Improved Outcomes in Rheumatoid Arthritis With Obesity After a Weight Loss Intervention

Randomized Trial

Veena K. Ranganath; Antonio La Cava; Sitaram Vangala; Jenny Brook; Tanaz A. Kermani; Daniel E. Furst; Mihaela Taylor; Gurjit S. Kaeley; Catherine Carpenter; David A. Elashoff; Zhaoping Li


Rheumatology. 2023;62(2):565-574. 

In This Article

Abstract and Introduction


Objective: To examine whether a weight loss intervention programme improves RA disease activity and/or musculoskeletal ultrasound synovitis measures in obese RA patients.

Methods: We conducted a proof-of-concept, 12-week, single-blind, randomized controlled trial of obese RA patients (BMI ≥ 30) with 28-joint DAS (DAS28) ≥ 3.2 and with evidence of power Doppler synovitis. Forty patients were randomized to the diet intervention (n = 20) or control group (n = 20). Diet intervention consisted of a hypocaloric diet of 1000–1500 kcal/day and high protein meal replacements. Co-primary outcomes included change in DAS28 and power Doppler ultrasound (PDUS)-34. Clinical disease activity, imaging, biomarkers, adipokines and patient-reported outcomes were monitored throughout the trial. Recruitment terminated early. All analyses were based on intent-to-treat for a significance level of 0.05.

Results: The diet intervention group lost an average 9.5 kg/patient, while the control group lost 0.5 kg (P < 0.001). Routine Assessment of Patient Index Data 3 (RAPID3) improved, serum leptin decreased and serum adiponectin increased significantly within the diet group and between the groups (all P < 0.03). DAS28 decreased, 5.2 to 4.2, within the diet group (P < 0.001; −0.51 [95% CI −1.01, 0.00], P = 0.056, between groups). HAQ-Disability Index (HAQ-DI) improved significantly within the diet group (P < 0.04; P = 0.065 between group). Ultrasound measures and the multi-biomarker disease activity score did not differ between groups (PDUS-34 −2.0 [95% CI −7.00, 3.1], P = 0.46 between groups).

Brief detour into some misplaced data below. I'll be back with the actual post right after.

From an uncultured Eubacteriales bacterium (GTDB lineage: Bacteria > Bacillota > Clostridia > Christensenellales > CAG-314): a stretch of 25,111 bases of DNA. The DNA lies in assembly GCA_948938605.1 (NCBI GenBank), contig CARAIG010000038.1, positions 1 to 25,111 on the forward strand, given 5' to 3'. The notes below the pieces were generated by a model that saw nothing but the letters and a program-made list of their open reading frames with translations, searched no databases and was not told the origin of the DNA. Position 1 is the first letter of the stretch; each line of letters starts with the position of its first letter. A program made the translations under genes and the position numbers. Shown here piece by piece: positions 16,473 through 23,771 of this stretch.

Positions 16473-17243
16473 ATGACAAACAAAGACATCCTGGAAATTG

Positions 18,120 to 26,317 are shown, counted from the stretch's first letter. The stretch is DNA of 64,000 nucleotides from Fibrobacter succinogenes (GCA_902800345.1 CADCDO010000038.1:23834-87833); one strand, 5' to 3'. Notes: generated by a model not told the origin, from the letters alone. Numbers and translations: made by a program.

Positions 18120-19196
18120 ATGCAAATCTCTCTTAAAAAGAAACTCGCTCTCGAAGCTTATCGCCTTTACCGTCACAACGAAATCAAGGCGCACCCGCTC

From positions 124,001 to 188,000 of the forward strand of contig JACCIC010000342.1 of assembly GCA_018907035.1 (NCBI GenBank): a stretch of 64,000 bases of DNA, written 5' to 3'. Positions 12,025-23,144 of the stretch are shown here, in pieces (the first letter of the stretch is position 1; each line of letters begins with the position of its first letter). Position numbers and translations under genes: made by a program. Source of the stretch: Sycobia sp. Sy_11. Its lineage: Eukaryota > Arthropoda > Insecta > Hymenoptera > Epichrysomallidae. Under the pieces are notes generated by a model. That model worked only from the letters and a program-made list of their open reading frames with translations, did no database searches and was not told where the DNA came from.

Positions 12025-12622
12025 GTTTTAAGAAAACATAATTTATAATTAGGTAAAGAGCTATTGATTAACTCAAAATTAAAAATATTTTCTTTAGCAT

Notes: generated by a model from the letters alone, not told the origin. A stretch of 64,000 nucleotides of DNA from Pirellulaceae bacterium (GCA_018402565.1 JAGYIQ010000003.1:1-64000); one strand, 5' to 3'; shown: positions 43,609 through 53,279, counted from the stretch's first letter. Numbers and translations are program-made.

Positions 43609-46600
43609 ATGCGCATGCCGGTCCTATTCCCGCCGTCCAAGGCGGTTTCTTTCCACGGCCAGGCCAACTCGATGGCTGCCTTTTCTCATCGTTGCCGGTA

Conclusion: Obese RA patients on the diet intervention achieved weight loss. There were significant between group improvements for RAPID3, adiponectin and leptin levels, and positive trends for DAS28 and HAQ-DI. Longer-term, larger weight loss studies are needed to validate these findings, and will allow for further investigative work to improve the clinical management of obese RA patients.

Trial Registration:,, NCT02881307


RA patients with obesity represent >30% of North American RA patients[1,2] and are less likely to attain remission[3–5] and optimal response to therapy than non-obese patients.[4–6] They also have evidence of more joint deformity, functional disability, decreased quality of life and increased cardiovascular risks than non-obese patients.[3,7,8]

Although clinicians advocate for weight loss because of substantive economic and public health concerns,[8–10] there is still a lack of definitive evidence about the effects of weight loss on RA disease activity. In this context, there are no standardized interventions for the reduction of obesity rates in RA patients. Exercise is considered safe[11] but a broad implementation of exercise regimens in RA patients is limited by fears of causing injury and/or aggravating disease, in addition to being highly variable in terms of weight loss results.[12–14] Data suggest that hypocaloric diets have been successful in producing weight loss and health benefits, and the World Health Organization recommends a minimum of 5% body weight loss in obese patients.[7,15,16] Yet, few studies have investigated the impact of weight loss in obese RA patients through dietary modifications,[17,18] and no studies have examined its impact comprehensively on RA disease outcomes (clinical, imaging and biomarker measures).

Here we report the results of a proof-of-concept, 12-week, randomized controlled trial (RCT) of a hypocaloric diet in RA patients with obesity to evaluate the effects of weight loss on clinical, imaging and biomarker/adipokine outcomes.